Decision to charge U16s into terraces 'safety driven': McAvoy
The start of this year's Ulster SFC has seen a marked drop in attendances, even in spite of a lack of live TV coverage compared to past years. Cahair O'Kane talks to Ulster GAA secretary Brian McAvoy on falling numbers at games, the decision to charge U16s into the terraces and whether the GAA overlooked the north when it brought Sky Sports into the TV rights market...
CO’K: Are Ulster Council concerned by the poor attendances this summer?
BMcA: “Not particularly. Compared to where we were this time last year, after the first five games, this time last year we were at 56,700 and this year we’re at 47,500, give or take. So roughly 9,000 less than we were.
“There are a number of factors in that, three in particular. First is Saturday night games. Last year we had one and it was our lowest attendance, the Monaghan-Fermanagh game (7,743).
“This year our two Saturday night games have been our lowest – Fermanagh v Armagh (8,421), and then Saturday’s game in Newry (5,589). Obviously you had the big counter attraction on Saturday night and that did take away from some of the crowd.
”Last year we had two very attractive derby games in the first round – Down v Armagh and Cavan v Monaghan. We didn’t have any local rivalries like that this year. Of course we did have Tyrone v Monaghan and that, not surprisingly, has been our biggest attendance to date, over 15,000.
“There have been issues around ticket pricing. We looked at it in the round and in terms of sterling prices for preliminary and first round, there’s a £2 increase to both terrace and stand. While I’m sure it may be a factor, it’s not the only factor. “The other thing is the new structures this year in making everything much more condensed. You would have had some people, not a lot, who would have gone to all the Ulster Championship games. The Saturday-Sunday thing and reducing it to seven weeks for the entire championship is no doubt a factor.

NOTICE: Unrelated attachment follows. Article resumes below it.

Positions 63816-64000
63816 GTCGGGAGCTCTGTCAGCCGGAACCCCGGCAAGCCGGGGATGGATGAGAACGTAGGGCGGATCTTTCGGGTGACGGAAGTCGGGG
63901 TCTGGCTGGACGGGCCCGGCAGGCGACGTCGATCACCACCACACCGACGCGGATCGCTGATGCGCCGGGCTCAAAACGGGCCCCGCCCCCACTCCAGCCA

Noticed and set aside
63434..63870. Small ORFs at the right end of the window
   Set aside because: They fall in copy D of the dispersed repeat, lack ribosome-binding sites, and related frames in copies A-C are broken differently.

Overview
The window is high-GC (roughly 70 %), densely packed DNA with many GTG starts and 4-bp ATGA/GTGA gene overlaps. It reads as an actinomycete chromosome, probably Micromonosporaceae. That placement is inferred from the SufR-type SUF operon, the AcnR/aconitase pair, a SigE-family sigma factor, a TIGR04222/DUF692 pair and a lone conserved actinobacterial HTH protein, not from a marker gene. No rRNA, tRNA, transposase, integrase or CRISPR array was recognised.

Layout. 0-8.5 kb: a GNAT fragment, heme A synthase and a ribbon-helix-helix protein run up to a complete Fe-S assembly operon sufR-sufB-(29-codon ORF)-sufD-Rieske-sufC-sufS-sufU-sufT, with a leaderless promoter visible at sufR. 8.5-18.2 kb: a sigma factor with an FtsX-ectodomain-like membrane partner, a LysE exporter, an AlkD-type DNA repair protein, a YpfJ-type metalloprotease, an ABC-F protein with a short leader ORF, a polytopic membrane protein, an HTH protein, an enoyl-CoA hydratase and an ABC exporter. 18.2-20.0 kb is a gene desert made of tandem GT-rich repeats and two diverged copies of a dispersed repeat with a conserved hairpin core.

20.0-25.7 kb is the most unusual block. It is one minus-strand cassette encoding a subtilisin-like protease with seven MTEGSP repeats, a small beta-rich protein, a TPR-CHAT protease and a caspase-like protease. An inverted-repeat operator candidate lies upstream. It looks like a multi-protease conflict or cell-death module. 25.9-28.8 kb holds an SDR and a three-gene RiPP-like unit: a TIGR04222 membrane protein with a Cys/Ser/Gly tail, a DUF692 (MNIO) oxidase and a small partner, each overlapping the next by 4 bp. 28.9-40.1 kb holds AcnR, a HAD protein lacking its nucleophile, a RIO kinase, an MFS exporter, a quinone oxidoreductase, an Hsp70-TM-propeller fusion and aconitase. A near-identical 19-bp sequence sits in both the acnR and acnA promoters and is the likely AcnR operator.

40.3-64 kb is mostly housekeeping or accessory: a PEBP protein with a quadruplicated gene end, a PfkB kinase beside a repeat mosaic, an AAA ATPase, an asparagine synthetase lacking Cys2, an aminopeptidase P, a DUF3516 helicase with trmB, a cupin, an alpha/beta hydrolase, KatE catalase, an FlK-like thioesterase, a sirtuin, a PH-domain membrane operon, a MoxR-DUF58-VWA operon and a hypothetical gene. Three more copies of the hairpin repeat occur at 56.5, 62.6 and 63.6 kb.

”Given the Super 8s at the end of the season, a lot of people are maybe waiting to see how that pans out and wanting to take in those games as opposed to earlier games. We’re still finding our feet in this new system.
“We’re about 9,000 down [on the overall attendance so far] but it’s not a surprise. I think I did hint in an interview with Brendan Crossan that the new format would impact on attendances and that’s come to pass.”
CO’K: You’re down 2,000 on last year’s average of 11,401 at this stage, and that was down on the previous year, which was down from the previous year. In 2015 at this stage, the average attendance was 14,480. This year, it’s 9,401. That’s a big drop?
BMcA: “It is and that’s why I’m sure ticket prices may be a factor, but it’s not the main factor, because this is the first year there’s been a change. Younger generations of people maybe just don’t go out as much and they pick and choose, as opposed to going to all their games. That’s been a trend across the board. You’ll have seen from the national figures that the only games where people really come out are when you get to the business end of the season.”
CO’K: Was the public’s temperature for a price rise misjudged?
BMcA: “No, because we were out of kilter with the other provinces. You have to put a value on your commodity. If someone said to you in 2008 that your ticket would only be £2 extra in 2018, I think people would have laughed at you. I think it’s a combination of factors that I’ve outlined, and I think those other ones carry more weight than the ticket prices.”
CO’K: Have you been a bit surprised by the public and media reaction to the ticket prices?
BMcA: “I have because the facts don’t back it up, and you’ve just given me facts yourself, which show that the ticket prices are not the main factor.”
CO’K: Are families in danger of being priced out of going to football?